Coral reef ecosystems have experienced a decline in health over the last decades, yet historical trends and potential factors contributing to such decline have been hardly investigated. The Great Barrier Reef (GBR) has faced the cumulative impacts of human activities, and recent accelerated climate change. Since European settlement in the mid-19th century, catchments adjacent to the GBR have undergone extensive modification potentially contributing to coral reef degradation. While recent studies have found links between human development since European settlement and coral decline in the northern and central GBR, the southern region remains overlooked from a historical perspective. This research focused on the reconstruction of the environmental context in the southern GBR and linked coral responses and mortality processes to disturbance events. A cross-disciplinary approach, using geochemical proxies (e.g. Sr/Ca, Ba/Ca), coral luminescence, dating of corals, field surveys and secondary sources of information (instrumental records and climate indices), was applied.
The reconstruction of seawater surface temperatures (SSTs) derived from coral proxy Sr/Ca revealed a significant warming trend (p < 0.001, R2 = 0.026) from 1933 to 2010 in the Keppel Islands. Significant correlations between sediment runoff proxies (Ba/Ca and Y/Ca) and instrumental records of river discharge and rainfall confirmed the influence of the Fitzroy River catchment on Keppel reefs. Extreme spikes (2-14-fold higher than baseline values) of Ba/Ca after 1950 suggested an increased influence of continental runoff, which coincided with the intensification of land clearing activities in the Fitzroy catchment. All geochemical proxies were further correlated with the Pacific Decadal Oscillation (PDO) and Southern Oscillation Index (SOI). Overall, our findings provided evidence that past environmental conditions of inshore reefs in the southern GBR have been influenced by the climatic regime of the Pacific region along with land-use change in adjacent catchment areas. Coral luminescence, using spectral luminescence scanning (SLS), distinctively reproduced temporal changes of river discharge on coral reefs. Luminescence signals were clearly related to La Niña events and the negative phase of PDO. These results suggested that the disturbance regimens on Keppel reefs might be modulated by climate-related factors.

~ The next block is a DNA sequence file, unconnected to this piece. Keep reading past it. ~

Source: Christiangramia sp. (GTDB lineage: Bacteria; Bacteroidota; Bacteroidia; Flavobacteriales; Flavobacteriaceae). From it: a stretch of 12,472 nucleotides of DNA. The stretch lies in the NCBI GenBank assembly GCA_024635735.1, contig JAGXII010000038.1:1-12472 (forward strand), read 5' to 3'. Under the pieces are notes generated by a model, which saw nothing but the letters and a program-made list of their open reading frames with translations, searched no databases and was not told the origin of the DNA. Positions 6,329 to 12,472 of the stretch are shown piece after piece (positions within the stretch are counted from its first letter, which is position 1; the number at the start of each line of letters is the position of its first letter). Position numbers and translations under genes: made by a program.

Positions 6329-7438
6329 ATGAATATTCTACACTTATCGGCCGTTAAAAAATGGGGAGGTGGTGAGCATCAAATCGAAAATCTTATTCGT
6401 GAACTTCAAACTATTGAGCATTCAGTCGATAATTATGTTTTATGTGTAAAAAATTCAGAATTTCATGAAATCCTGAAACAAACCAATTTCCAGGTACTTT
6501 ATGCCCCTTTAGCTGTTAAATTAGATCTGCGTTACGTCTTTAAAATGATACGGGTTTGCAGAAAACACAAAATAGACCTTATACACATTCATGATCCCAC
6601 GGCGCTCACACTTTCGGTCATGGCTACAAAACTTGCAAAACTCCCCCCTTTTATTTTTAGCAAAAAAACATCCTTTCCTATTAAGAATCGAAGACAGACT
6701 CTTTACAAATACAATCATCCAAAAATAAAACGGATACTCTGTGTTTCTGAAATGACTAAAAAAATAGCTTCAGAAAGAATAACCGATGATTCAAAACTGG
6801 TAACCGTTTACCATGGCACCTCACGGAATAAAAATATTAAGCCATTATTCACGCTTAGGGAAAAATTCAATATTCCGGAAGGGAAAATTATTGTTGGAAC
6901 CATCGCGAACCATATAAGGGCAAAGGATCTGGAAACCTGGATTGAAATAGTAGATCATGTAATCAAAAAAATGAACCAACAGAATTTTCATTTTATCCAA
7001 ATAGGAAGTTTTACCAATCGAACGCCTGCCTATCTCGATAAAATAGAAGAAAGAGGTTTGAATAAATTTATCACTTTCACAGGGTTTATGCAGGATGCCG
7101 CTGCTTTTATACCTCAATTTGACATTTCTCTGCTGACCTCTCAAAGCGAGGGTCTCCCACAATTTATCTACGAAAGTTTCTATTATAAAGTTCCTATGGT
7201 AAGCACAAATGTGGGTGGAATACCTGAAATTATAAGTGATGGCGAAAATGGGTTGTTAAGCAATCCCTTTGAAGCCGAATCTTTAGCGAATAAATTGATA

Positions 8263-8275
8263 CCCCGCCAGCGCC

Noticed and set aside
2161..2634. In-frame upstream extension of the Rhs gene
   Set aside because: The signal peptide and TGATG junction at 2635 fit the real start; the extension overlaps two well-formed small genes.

Comparisons of living and dead assemblages suggested no evident shifts in coral community structure during the last decades and showed dominance of Acropora. Most U-series ages of death assemblages (Acropora) showed a recent history of mortality matching the timing of significant disturbance events over the last three decades (1980-2010). While growth parameters of massive Porites did not show a long-term trend of decline (1945-2009), inter-annual decreases in calcification and extension rates were detected and associated with floods and bleaching events. Responses of Acropora and Porites indicated stability and historical resilience in reef communities of Keppel Islands despite a complex history of disturbances in this region. Overall this study reveals that floods have played a significant role in the dynamics of Keppel reefs and provides evidence that past environmental conditions and disturbance regimes in the southern GBR are significantly influenced by the strength of La Niña and modulated by the PDO. Therefore future trajectories and resilience responses for the inshore reefs of the GBR could be largely mediated by changing climatic regimens.
High precision U-series dating from coral rubble deposits in One Tree Island were additionally used to interpret the formation of storm-induced deposits in the southern GBR. U-series ages verified that previous dating of storm deposits by radiocarbon techniques are reliable and useful to reconstruct cyclone history over millennial time scales. There was no evidence to link the formation and deposition of storm ridges to a single climatic event. Instead, U-series dates suggest that deposits have been reworked over time by low intensity cyclones or unusual wind conditions.